SocGen Finds ‘The Most Depressing Chart Ever!’

SocGen Finds ‘The Most Depressing Chart Ever!’

SocGen’s Andrew Lapthorne has found “the most depressing chart ever”.

And that’s saying something, because Andrew is a colleague of Albert Edwards, which means he’s seen some pretty “depressing” charts in his time.

“Once in a while we create a chart that is truly depressing”, Lapthorne wrote in a Monday note, on the way to explaining the following visual which “measures the percentage of global developed and emerging market stocks that have beaten the S&P 500 on a total return USD basis over one and two years”.


As you can see from the chart header, that’s a pretty big sample. Out of 16,000 stocks, just 22% of them have managed to beat the S&P over the last two years.

The picture has brightened a bit over the last one year, with “just” 66% of stocks underperforming, but the message is clear: If you want to do well, just pay 9bps (or whatever it is now – maybe it’s less) and buy an S&P index fund.

Obviously, that bodes extremely poorly for active management, something Lapthorne points out.

But more importantly, he says this:

If the measurement of company success is outperforming the 500 largest-cap US businesses supported by the US Federal Reserve, debt-funded share buybacks, and increasingly sophisticated financial products, then you can understand why less business are going public and private equity is booming. I find this depressing.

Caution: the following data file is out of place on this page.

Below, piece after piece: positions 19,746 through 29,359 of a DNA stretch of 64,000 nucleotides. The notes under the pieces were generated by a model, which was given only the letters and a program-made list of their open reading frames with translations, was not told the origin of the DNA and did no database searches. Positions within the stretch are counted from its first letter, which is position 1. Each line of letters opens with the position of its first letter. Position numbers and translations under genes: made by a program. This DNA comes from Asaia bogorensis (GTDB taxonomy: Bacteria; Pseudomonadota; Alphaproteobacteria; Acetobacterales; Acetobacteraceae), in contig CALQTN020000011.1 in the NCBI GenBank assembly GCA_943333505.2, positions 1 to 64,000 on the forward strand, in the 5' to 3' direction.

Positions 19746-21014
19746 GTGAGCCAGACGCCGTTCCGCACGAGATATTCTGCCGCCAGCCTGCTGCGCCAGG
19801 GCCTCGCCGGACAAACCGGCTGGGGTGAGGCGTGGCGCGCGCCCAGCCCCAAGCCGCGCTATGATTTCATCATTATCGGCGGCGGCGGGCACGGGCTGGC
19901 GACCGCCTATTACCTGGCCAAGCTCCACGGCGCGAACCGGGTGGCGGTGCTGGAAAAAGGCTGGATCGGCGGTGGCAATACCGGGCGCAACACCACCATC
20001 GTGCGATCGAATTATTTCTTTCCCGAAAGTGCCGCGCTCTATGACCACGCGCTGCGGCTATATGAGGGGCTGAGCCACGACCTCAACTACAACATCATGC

3 thoughts on “SocGen Finds ‘The Most Depressing Chart Ever!’

  1. Mr. Heisenberg — do you see any parallels between the increasing profile of private equity and the broader wealth/income inequality in this country? Massive corporate buybacks are decreasing public float while putting greater and greater ownership in the hands of a few C-suite individuals. IPOs are being floated at much later stages, securing greater gains for entrepreneurs and their mainly private VCs and angel investors, while turning more and more IPO parrticipants into bagholders. And, finally, with stocks at or near all-time highs, PE firms and funds are sitting on record amounts of cash.

    Is private equity becoming the Tiffany of our financial markets, while the rest of us fight for scraps and crumbs at Jared?

    1. Huge scale private equity is a smoke & mirrors trick to benefit PEs – founders do pretty well but any later stage talent tends to be one of the many sources of rent extraction…. it’s a bubble that will end badly and that’s when we’ll all see how much the real bill to society and the broader economy is…. but for now, enjoy e-commerce while riding an Uber and try not to worry too much about the appalling ultimate cost, of which so far we’ve only made the downpayment….

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